I am grateful to you, Mr. Deputy Speaker, for allowing me this opportunity, and to my hon. Friend the Under-Secretary of State for coming back from the winter Olympics especially for this important debate. It is absolutely right that he should have been there, as he is a great sporting ambassador. We disagree on one or two matters, perhaps including the subject of this debate, but I have great admiration for him, which I know is shared throughout the international sporting world.
I bring this matter to the attention of the House today to highlight what I believe is continuing Government pressure on the Rugby Football Union. That pressure has been most apparent in the past few months both from my hon. Friend the Under-Secretary of State and, to a lesser extent, from my right hon. Friend the Prime Minister. Pressure has been brought to bear to try to persuade the Rugby Football Union not to undertake its proposed tour of South Africa. It has, of course, a perfectly legitimate right to go there, as has any sports team that wishes.
South Africa has not been excluded from the International Rugby Board as it has been excluded from the relevant boards for some other sports—for political rather than sporting reasons, I hasten to add. No ban is imposed on sportsmen entering the country — a great change from 1968 and 1970 when the South African Government prevented Basil D'Oliveira from entering the country. Because this is a well-loved and well-played sport, especially among white South Africans, the moves that have been made towards full integration have been highlighted and should be emphasised today.
This debate will be a focus of great attention for sportsmen and sports-lovers both in this country and in South Africa, and especially for the non-white population and sportsmen of South Africa, who I believe have suffered most as a result of the boycott imposed by the Gleneagles agreement. It is ironic that occasionally—more often than not, I believe — when sanctions are imposed to try to benefit certain sections of the population, it is they who are most harmed. It is a great tragedy that millions of white and non-white South Africans cannot enjoy international participation or see international stars. If the tour goes ahead, I believe that it will bring immense benefit to them and to others who will follow the tour with great interest.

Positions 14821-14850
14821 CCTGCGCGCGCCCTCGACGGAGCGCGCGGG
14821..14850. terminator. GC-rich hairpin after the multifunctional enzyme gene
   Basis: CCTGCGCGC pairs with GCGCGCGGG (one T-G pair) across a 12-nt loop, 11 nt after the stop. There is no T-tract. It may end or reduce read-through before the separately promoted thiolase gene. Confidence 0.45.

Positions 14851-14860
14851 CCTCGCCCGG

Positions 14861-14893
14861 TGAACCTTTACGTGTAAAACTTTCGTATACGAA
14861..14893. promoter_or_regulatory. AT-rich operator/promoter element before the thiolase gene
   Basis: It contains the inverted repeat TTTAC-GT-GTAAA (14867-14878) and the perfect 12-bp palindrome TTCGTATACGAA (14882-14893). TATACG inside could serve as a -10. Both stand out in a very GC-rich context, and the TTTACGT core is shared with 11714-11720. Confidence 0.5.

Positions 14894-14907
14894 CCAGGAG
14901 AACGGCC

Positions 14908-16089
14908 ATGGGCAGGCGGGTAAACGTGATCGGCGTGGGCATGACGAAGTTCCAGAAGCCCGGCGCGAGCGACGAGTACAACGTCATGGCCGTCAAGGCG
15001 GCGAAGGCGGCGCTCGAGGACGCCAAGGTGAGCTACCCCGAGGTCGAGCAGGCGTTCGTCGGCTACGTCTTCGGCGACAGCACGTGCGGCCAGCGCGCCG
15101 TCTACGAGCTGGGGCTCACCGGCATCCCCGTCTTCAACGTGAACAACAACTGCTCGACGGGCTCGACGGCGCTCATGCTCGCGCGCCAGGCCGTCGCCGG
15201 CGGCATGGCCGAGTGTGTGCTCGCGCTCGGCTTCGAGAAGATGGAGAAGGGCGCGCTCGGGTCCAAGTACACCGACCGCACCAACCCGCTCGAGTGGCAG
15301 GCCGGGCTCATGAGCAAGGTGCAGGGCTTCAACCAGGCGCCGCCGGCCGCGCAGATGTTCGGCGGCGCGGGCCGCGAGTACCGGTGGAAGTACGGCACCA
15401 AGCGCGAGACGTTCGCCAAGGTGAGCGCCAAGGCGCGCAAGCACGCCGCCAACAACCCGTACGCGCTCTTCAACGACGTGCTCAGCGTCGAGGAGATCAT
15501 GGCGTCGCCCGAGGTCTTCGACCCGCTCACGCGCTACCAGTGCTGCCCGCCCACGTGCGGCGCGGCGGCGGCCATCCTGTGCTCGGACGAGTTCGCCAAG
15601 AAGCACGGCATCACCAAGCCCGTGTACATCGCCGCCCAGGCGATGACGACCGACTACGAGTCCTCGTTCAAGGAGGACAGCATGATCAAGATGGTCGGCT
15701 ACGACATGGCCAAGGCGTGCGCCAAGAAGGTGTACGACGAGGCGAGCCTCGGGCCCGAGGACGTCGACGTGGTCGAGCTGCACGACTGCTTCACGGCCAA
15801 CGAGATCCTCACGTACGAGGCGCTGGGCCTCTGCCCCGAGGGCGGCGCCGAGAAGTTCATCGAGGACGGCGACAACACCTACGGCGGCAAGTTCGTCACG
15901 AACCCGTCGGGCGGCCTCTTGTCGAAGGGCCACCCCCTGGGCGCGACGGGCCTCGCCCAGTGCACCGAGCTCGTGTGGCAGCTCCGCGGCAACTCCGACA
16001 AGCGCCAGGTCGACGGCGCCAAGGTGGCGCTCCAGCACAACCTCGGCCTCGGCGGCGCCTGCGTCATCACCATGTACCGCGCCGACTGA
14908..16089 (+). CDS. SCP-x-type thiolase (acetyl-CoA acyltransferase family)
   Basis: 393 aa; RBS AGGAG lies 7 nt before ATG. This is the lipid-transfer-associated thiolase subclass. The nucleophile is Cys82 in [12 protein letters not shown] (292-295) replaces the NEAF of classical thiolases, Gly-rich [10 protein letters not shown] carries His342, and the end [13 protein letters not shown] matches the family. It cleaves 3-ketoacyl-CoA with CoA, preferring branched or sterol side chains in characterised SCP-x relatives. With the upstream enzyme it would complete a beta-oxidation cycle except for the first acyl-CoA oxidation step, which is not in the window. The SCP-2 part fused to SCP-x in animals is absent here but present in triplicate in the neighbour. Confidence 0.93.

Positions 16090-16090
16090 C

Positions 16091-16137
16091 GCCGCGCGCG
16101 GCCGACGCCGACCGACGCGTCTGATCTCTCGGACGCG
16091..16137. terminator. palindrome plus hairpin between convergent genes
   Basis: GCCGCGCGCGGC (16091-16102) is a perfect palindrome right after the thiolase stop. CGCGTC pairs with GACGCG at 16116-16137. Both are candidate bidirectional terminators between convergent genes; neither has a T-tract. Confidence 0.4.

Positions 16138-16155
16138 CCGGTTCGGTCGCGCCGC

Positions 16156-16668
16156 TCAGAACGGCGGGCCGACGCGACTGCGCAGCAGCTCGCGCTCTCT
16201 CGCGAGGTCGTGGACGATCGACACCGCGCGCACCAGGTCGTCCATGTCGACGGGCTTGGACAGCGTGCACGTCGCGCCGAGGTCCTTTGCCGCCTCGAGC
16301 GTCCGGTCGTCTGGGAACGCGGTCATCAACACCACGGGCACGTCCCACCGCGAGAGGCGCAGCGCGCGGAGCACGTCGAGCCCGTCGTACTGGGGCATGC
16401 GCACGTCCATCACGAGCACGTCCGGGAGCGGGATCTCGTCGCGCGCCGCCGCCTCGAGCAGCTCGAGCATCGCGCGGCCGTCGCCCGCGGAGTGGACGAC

At Environment Question Time last week, I asked my hon. Friend to desist from further political pressure. He quite reasonably put the question back to me, asking what I defined as pressure. Perhaps I may begin to answer that now. The pressure that he has applied to the Rugby Football Union in the past few months is very similar to that which he applied, perhaps unwittingly, to MCC members last July, although I do not intend to go over that old ground again. It is the pressure that he has put on individual committee members to try to persuade them that the tour should not take place. There is also the pressure that he has put on his fellow Ministers, asking them in effect to join him in boycotting certain internationals. It was sad that a Welsh Minister felt that it was not fitting for him to go to an international, because a bunch of schoolboys came over here to play. That rubbed off on the Leader of the Opposition, who found himself in a certain dilemma.